Weekly Update #4 - Shows, Interview, Honing our Live Show

2 Jan 2010 | from

FIrst off, we have 4 shows this month:

- January 8th at Bop Street Records 8pm FREE
- January 15th at ACOUSTAX! at KTUB 8pm $6
- January 23rd at The LAB 7pm $5
- January 30th at Ground Zero 8pm $6/$5 with a can of food

They should be pretty good, we’ve got some new songs and these will be the debut shows with our full live band so it should be a good time.

Ashley and I also did an interview for QRO magazine, so check that out.

Not much other news, we’ve been busy writing new songs, we’re trying to have a pretty new set for Sound Off. Will’s been using Sibelius and writing out the parts, as we’re looking for a more dense orchestration for the next EP and it’ll be nice to give the strings players’ a write out of what they need to play instead of having to work it out in the studio and waste time doing that. This brings the added bonus that we may have chart music for the EP, which is cool.

We’ve also been working on our live show. It’s pretty funny, we’re practicing our stage moves (as lame as that sounds) in a room where it’s just us so we all feel pretty awkward at times. If you think about it, the stage is one of those places you can do things that would be pretty weird offstage - I mean c’mon look at Thom Yorke, he does the goofiest stuff on stage but it works for him - so when you don’t have the liberating presence of the stage it feels funny to pretend. We’re still trying to figure out what kind of band we want to be.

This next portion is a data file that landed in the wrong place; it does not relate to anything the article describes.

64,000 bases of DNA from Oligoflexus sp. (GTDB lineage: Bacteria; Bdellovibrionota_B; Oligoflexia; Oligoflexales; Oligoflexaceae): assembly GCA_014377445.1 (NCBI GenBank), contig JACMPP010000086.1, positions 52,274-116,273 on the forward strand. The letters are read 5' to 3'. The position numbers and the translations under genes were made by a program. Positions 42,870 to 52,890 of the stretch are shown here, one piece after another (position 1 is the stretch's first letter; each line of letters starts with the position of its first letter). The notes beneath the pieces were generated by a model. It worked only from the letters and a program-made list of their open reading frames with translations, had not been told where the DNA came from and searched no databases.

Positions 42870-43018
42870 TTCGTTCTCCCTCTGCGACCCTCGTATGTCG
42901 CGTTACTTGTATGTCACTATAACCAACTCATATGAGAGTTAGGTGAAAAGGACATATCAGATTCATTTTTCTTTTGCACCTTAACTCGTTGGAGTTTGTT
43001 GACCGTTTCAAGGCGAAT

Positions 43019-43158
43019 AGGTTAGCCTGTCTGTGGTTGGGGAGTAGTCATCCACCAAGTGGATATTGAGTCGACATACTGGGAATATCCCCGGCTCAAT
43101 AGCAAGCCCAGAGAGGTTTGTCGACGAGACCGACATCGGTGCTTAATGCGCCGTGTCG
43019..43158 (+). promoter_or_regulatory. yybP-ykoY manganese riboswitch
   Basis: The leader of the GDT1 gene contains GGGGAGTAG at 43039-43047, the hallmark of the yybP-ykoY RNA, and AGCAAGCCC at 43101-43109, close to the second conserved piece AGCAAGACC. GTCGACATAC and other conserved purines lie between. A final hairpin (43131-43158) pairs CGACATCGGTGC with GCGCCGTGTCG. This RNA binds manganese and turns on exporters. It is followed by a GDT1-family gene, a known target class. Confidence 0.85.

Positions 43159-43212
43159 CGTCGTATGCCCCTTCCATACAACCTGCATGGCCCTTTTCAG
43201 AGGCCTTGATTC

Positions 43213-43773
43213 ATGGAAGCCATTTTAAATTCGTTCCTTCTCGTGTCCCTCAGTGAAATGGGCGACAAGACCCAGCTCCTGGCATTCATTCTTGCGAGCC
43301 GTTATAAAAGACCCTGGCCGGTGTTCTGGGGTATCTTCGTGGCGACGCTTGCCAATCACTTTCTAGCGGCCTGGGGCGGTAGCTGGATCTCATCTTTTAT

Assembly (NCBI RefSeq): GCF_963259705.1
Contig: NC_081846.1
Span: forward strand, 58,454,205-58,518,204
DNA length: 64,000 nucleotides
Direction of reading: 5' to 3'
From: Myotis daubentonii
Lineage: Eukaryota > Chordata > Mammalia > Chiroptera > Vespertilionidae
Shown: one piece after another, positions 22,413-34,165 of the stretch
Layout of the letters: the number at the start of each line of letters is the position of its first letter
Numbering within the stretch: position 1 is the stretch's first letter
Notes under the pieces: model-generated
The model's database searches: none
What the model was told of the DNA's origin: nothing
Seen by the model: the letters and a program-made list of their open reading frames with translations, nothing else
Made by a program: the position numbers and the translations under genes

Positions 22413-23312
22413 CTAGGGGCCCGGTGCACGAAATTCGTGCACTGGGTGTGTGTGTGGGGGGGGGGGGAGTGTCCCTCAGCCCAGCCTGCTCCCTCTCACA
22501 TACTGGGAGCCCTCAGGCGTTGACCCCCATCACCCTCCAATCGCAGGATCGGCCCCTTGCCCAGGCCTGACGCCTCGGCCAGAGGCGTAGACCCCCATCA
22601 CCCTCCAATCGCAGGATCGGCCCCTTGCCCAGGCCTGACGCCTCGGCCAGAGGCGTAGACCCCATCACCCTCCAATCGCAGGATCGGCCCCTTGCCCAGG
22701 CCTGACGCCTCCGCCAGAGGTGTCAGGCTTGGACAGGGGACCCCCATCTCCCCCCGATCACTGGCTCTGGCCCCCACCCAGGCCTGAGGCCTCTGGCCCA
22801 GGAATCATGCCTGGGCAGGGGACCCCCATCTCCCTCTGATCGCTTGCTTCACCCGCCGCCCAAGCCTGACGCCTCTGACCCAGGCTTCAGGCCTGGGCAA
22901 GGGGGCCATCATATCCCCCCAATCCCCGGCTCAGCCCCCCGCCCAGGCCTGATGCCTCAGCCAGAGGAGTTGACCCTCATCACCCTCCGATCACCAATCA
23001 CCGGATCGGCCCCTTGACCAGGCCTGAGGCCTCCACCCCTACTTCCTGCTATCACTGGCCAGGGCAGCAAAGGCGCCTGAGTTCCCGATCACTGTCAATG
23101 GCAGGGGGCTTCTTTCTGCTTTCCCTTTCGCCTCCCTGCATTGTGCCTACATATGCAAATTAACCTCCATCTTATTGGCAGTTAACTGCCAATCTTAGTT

At the Grammy U songwriting contest, John Roderick talked about the 4th wall, how there are some bands that intentionally break that wall and make the audience feel like they are not only spectators, but a part of the show - a good example of this would be Ben Folds, who often has the audience sing harmonies or horn parts, or a local example would be The Lonely Forest, with the charismatic leadership of frontman John Van Deusen. On the other hand, there are some bands that keep that wall completely intact - a good example of this would be Of Montreal, a band that has costumes and stage personas and everything, or the local band The Globes, who speak very little and simply put on a spectacular show. The audience isn’t a participant but simply a spectator. The problem that bands run into is when they are unable to choose what kind of band they want to be, when they initially try and keep a 4th wall but inadvertently break it and then try to erect it again. So I guess that’s where we are at the moment. We would ideally like to keep the 4th wall intact, but we have to make our transitions better if we want to be successful. Luckily, we have 2 months and 5 shows to get our live show where we want it to be for Sound Off.

So that’s it for now. January 10th we have our big Sound Off meeting, so I’m pretty excited to meet all the other bands and see what exactly is in store for us. It’s a huge opportunity to even be accepted into the final 12 so we’re incredibly honored. Hope to see you guys at some shows!

- Ryan

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